Wales legend Phil Bennett fears his country's regions could go bust if they are left without European competition.
English and French clubs will quit the Heineken Cup next year and have proposed a rival Rugby Champions Cup.
No agreement has yet been reached as to whether Rabodirect Pro12 teams - involving sides from Wales, Ireland, Scotland and Italy - will be included if the new competition goes ahead.
"Without the European Cup the regions could fold," Bennett warned.
"It's now time that the Welsh Rugby Union got together with the regions and say, 'this mustn't happen - you've got to be strong'.
"The WRU have to have money coming in, they've handled their monies remarkably well - they've brought the debt down greatly - but at the end of the day we must have strong regional rugby in Wales.
"We can have the... Pro12 which is great, but I can see the English and French clubs have got a point that most of the teams qualify and go straight into Europe.
"Believe me, to see the games against Munster we've [Scarlets] had at Stradey Park and Parc y Scarlets, Clermont and all these stars there, without European rugby we're going to die."
Former fly-half Bennett, who won 29 caps for Wales and eight for the British and Irish Lions between 1969 and 1978, also fears that the greater financial strength of English and French clubs, married to the row over the future of Europe's cross-border tournament, is affecting the thinking of players who are close to the end of their contracts.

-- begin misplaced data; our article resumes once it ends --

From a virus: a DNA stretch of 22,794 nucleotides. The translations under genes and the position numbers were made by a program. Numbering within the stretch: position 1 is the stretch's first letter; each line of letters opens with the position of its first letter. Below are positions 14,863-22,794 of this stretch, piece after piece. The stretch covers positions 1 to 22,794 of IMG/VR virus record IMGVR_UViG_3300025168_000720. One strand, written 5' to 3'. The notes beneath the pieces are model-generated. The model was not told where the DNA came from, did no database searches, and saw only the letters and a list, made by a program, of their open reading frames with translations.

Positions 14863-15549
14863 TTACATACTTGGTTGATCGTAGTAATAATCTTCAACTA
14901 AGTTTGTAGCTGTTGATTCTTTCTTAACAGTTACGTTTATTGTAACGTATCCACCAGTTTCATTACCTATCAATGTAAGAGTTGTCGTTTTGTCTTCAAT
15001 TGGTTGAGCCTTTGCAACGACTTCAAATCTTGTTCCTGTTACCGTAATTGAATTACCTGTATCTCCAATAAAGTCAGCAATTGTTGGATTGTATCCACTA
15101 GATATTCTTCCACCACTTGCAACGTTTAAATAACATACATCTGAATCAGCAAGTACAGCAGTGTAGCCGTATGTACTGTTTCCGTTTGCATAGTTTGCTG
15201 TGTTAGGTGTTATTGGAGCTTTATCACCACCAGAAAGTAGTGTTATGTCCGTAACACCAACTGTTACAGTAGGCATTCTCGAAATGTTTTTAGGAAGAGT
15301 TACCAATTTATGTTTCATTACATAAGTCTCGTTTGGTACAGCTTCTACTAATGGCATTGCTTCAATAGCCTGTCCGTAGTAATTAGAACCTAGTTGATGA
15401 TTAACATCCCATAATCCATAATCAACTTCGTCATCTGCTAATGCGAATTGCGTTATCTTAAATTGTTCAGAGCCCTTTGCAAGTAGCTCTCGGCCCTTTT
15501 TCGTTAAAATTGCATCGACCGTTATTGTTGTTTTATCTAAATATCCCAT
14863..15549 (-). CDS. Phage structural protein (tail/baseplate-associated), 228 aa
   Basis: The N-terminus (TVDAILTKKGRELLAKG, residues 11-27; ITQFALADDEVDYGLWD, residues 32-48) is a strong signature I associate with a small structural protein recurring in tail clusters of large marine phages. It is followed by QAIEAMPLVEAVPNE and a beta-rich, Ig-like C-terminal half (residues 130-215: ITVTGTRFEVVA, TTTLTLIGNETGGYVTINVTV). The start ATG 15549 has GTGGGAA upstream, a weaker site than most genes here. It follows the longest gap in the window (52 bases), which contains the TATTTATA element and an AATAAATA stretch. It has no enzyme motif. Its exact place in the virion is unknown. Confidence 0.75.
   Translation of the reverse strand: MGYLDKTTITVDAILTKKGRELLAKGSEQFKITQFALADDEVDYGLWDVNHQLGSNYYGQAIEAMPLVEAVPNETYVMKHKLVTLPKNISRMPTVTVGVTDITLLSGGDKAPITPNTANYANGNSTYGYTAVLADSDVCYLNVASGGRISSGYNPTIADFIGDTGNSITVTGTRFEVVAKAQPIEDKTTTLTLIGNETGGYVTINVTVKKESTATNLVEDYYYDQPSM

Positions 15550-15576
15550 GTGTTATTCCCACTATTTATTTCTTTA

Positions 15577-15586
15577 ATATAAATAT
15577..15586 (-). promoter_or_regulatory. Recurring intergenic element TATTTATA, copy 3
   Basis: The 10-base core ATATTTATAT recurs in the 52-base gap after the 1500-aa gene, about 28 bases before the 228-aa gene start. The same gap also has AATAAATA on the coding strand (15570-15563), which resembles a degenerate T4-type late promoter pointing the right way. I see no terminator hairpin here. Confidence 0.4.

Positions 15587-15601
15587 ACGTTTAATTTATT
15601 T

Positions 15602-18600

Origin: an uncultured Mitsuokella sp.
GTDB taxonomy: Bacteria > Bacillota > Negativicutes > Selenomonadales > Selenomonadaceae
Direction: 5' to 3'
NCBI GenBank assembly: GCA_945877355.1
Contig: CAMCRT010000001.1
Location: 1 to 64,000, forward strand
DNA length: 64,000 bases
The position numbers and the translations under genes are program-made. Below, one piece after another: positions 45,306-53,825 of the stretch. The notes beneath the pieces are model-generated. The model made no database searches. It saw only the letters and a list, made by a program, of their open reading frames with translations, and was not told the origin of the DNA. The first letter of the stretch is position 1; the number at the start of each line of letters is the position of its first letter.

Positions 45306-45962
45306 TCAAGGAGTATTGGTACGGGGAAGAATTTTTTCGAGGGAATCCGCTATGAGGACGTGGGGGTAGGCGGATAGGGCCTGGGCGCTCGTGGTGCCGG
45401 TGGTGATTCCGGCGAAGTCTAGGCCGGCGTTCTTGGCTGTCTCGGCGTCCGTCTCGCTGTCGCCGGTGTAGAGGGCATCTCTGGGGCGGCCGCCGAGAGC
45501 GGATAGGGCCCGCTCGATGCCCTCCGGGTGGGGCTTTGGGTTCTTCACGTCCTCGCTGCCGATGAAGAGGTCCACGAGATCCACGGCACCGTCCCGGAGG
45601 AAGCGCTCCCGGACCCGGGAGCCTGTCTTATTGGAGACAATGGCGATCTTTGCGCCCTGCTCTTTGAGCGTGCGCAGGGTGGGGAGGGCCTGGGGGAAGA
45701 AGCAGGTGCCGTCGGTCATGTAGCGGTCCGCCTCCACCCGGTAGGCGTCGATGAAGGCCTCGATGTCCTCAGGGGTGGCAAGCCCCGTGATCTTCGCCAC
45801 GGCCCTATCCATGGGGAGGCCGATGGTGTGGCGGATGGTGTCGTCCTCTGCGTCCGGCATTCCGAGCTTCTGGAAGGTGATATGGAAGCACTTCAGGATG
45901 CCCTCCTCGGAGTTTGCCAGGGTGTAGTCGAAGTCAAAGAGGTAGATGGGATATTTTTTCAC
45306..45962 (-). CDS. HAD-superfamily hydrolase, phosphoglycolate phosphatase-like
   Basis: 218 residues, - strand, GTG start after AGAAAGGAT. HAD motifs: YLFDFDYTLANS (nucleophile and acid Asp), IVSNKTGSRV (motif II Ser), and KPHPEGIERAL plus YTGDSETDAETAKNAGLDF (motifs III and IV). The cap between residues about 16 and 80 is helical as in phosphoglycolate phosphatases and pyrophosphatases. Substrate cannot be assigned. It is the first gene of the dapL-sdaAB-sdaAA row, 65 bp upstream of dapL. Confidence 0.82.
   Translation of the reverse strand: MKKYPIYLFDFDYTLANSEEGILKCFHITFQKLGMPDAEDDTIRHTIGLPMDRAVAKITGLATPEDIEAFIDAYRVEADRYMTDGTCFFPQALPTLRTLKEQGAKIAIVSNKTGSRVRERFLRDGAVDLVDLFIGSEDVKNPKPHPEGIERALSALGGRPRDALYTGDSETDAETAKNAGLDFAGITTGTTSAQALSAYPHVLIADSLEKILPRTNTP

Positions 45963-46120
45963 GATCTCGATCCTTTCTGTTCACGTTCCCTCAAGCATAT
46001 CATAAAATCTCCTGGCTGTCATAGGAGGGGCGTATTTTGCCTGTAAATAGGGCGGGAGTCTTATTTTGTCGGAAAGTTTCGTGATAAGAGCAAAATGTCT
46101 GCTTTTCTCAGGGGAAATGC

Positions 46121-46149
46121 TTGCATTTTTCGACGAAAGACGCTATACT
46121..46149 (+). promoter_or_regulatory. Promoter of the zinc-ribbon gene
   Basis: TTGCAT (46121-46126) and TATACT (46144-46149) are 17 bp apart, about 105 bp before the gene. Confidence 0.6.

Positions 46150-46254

"There are a load of players up for contract at the end of the season. Typical example: Northampton, loads of money - all the English clubs are loaded - they pinch our star player George North," said the 64-year-old.
"Guys like Jonathan Davies, our centre, who made the big furore on the Lions tour and got in instead of [Brian] O'Driscoll, he's out of contract this season.
"Jonathan needs to be paid well and he wants to be in a side that's challenging for trophies.
"So it's a big season for the Welsh Rugby Union to get their act together for the regions, all of us to get together and even at the grassroots level where we're struggling we've got to be united.
"As a small nation, united we're strong but split us apart and we're useless, so I'm hoping for the best.
"Knowing the English clubs like I do... it's going to be hard, some hard bargaining done at the table.
"But if the competition is to be a success I think it needs the Celtic nations in it to have the flavour that it has now.
"I think a deal will be done. I think it'll go down to the very last minute and I think the English clubs and the French clubs will come out of it very well, but I think the Celtic nations have to realise it's a bit lop-sided at the moment."